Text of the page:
DOOLITTLEI chose that all the way back in 2012, my rookie year. After I had been in the big leagues for a little while, some of the older guys said, all right, you can finally pick your song. What do you want it to be? And, at the time, I was playing with the Oakland As, and that band, Metallica, got their start very close to Oakland. And that was always one of my favorite songs by them. And I wanted to -- I knew that that was the song that I wanted to pick. And I've had it ever since. "For Whom the Bell Tolls" is also a really good book.
NNAMDIOh, it sure is.
DOOLITTLE(laugh) So, it works both ways.
NNAMDIIndeed. We're just about out of time. Sean Doolittle, the pitcher for the World Series Champions Washington Nationals. Sean Doolittle, thank you for joining us. See you at the ballpark sometime in the future, I hope. Take care.
DOOLITTLEI hope. Thank you so much for having me. Thank you.
NNAMDIOur “Kojo for Kids” show with Sean Doolittle was produced by Lauren Markoe and our conversation about spiking interest in firearms was produced by Victoria Chamberlin. This was Victoria's last show with us. We're sorry to say goodbye to her, but delighted that she remains a part of the WAMU family as she takes on her new role as a reporting fellow with Guns in America, a reporting collaboration between WAMU and nine public radio stations across the nation. Victoria, thank you for your creativity, your diligence and, of course, your sense of humor.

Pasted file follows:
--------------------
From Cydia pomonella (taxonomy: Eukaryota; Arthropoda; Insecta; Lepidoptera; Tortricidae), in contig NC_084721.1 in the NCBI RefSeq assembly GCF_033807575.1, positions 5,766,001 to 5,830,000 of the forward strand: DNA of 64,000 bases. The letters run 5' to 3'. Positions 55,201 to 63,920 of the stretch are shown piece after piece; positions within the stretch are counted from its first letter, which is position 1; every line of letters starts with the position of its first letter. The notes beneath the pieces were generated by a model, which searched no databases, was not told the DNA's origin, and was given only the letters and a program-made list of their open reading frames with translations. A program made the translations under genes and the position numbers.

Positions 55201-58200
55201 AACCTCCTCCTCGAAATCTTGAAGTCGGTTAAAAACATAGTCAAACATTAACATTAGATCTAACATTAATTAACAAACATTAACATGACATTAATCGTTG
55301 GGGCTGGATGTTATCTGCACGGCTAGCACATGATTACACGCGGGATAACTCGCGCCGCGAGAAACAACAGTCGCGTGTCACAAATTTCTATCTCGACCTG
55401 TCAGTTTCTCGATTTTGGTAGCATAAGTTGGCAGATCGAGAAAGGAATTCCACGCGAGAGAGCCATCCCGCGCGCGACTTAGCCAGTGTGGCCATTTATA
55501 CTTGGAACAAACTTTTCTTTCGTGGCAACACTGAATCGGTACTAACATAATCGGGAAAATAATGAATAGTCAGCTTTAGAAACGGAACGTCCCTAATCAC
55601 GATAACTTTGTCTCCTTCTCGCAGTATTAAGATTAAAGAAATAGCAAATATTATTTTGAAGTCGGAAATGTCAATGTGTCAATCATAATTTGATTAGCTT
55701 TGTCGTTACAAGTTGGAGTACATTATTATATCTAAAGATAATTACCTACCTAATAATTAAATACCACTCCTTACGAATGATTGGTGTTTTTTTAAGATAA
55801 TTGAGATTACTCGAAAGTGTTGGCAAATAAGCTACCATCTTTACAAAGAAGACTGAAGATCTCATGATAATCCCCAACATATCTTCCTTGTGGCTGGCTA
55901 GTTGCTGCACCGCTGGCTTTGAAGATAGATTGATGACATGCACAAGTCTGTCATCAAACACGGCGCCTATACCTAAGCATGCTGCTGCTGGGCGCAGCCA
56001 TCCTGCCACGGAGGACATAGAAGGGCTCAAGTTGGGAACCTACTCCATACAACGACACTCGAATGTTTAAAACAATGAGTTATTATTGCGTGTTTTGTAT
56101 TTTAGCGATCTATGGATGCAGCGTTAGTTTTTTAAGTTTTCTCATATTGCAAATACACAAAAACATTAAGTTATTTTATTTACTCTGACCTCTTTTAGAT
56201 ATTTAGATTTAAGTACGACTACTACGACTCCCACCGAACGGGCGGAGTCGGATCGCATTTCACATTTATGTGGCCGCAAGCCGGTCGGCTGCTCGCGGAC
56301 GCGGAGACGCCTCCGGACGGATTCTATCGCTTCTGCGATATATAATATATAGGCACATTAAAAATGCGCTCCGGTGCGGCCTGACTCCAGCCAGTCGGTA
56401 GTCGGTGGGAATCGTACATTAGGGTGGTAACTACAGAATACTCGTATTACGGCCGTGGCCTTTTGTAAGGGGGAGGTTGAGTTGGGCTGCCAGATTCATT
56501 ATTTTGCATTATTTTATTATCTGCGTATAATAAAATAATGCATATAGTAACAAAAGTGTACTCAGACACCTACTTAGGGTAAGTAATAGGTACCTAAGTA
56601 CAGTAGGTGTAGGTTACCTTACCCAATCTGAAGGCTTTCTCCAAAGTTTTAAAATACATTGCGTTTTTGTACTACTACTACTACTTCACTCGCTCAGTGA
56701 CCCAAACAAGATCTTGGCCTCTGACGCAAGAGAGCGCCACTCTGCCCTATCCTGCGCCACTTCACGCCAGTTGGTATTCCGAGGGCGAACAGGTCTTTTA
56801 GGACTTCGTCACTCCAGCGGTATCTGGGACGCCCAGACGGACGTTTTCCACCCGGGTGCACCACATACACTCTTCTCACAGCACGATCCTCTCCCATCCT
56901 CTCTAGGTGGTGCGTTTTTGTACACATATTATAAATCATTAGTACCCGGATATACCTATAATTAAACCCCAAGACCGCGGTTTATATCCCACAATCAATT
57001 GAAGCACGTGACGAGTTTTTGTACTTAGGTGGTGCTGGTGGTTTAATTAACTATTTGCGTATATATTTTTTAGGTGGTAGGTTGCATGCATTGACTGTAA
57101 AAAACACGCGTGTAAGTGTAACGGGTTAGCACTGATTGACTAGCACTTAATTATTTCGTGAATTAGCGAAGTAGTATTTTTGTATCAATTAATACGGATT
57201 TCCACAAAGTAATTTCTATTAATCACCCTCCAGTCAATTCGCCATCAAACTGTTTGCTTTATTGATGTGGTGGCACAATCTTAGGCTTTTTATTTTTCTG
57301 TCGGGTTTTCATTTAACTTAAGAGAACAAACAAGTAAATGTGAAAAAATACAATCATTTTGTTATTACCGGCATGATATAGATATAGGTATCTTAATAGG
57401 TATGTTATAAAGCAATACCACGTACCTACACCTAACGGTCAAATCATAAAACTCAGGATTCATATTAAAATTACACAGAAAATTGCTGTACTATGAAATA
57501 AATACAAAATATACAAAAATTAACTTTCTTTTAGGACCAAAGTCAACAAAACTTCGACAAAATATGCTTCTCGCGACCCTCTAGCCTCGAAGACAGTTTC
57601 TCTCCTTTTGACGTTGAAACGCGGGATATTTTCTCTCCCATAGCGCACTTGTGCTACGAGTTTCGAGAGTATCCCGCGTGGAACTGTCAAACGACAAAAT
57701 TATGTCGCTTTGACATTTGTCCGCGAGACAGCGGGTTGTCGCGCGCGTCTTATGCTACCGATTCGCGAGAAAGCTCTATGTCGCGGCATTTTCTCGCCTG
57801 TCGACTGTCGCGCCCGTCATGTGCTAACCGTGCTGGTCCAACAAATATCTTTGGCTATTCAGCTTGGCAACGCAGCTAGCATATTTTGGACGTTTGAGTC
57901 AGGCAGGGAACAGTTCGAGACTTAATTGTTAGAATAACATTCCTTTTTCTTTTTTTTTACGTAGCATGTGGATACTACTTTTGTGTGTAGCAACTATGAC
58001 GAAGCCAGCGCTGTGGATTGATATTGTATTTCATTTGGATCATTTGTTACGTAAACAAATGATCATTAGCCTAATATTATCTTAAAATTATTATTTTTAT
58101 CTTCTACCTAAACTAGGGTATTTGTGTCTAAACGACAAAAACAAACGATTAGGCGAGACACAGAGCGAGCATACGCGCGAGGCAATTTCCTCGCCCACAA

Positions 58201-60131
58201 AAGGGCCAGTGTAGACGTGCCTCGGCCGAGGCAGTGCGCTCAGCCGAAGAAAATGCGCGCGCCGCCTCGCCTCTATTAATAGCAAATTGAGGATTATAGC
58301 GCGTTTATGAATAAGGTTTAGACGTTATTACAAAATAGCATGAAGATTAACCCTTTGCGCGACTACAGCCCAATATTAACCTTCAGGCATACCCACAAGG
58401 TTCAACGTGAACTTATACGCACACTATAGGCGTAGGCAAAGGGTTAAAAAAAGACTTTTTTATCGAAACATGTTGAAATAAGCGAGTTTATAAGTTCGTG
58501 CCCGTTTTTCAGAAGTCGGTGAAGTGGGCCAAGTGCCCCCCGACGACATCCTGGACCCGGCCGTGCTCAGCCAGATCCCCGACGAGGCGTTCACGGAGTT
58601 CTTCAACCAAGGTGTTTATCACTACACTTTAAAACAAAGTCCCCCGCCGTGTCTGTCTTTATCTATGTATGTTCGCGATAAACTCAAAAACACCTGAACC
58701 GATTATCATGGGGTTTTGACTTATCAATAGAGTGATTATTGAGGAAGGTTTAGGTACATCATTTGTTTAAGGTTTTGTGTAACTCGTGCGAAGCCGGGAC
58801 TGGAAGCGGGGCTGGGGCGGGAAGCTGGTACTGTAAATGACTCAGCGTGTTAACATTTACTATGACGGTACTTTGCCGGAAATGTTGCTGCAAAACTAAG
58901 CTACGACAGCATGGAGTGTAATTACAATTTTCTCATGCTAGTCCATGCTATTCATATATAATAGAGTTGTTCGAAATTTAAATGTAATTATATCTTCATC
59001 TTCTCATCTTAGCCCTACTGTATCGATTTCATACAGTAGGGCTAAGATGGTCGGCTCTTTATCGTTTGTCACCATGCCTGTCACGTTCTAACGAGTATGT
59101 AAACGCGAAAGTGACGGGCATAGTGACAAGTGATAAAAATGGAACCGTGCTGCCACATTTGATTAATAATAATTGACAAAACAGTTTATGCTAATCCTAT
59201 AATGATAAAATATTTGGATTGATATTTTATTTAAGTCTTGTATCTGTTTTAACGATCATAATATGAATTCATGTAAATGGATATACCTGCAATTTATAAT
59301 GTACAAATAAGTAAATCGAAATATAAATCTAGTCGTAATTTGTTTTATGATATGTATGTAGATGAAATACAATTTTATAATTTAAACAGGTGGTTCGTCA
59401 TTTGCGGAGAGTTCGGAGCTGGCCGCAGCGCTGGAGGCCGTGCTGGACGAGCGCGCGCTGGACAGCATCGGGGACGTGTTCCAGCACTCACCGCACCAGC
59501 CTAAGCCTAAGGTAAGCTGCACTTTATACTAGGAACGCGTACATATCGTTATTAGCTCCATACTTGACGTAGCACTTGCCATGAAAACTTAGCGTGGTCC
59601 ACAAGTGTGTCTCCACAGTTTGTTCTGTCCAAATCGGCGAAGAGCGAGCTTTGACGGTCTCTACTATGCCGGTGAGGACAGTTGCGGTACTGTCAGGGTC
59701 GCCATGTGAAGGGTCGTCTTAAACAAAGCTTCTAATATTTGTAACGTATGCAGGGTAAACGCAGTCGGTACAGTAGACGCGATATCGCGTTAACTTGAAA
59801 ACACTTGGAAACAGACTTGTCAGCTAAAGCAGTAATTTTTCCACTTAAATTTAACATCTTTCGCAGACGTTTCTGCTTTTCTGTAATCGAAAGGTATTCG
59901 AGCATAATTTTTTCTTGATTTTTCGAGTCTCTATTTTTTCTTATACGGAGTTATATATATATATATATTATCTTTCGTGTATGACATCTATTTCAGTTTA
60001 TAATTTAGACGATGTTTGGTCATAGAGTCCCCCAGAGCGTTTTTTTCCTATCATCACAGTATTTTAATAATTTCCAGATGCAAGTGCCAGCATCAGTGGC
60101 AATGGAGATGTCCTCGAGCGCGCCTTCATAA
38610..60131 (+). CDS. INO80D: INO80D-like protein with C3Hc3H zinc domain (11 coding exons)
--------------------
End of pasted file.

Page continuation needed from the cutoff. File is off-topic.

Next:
NNAMDIComing up tomorrow, writers Jason Reynolds and Ibram X. Kendi join us to discuss what quarantine means for creatives. Plus, indie soul band Oh He Dead on how coronavirus has upended the lives of local musicians. That all starts at noon tomorrow. Until then, thank you for listening. I'm Kojo Nnamdi.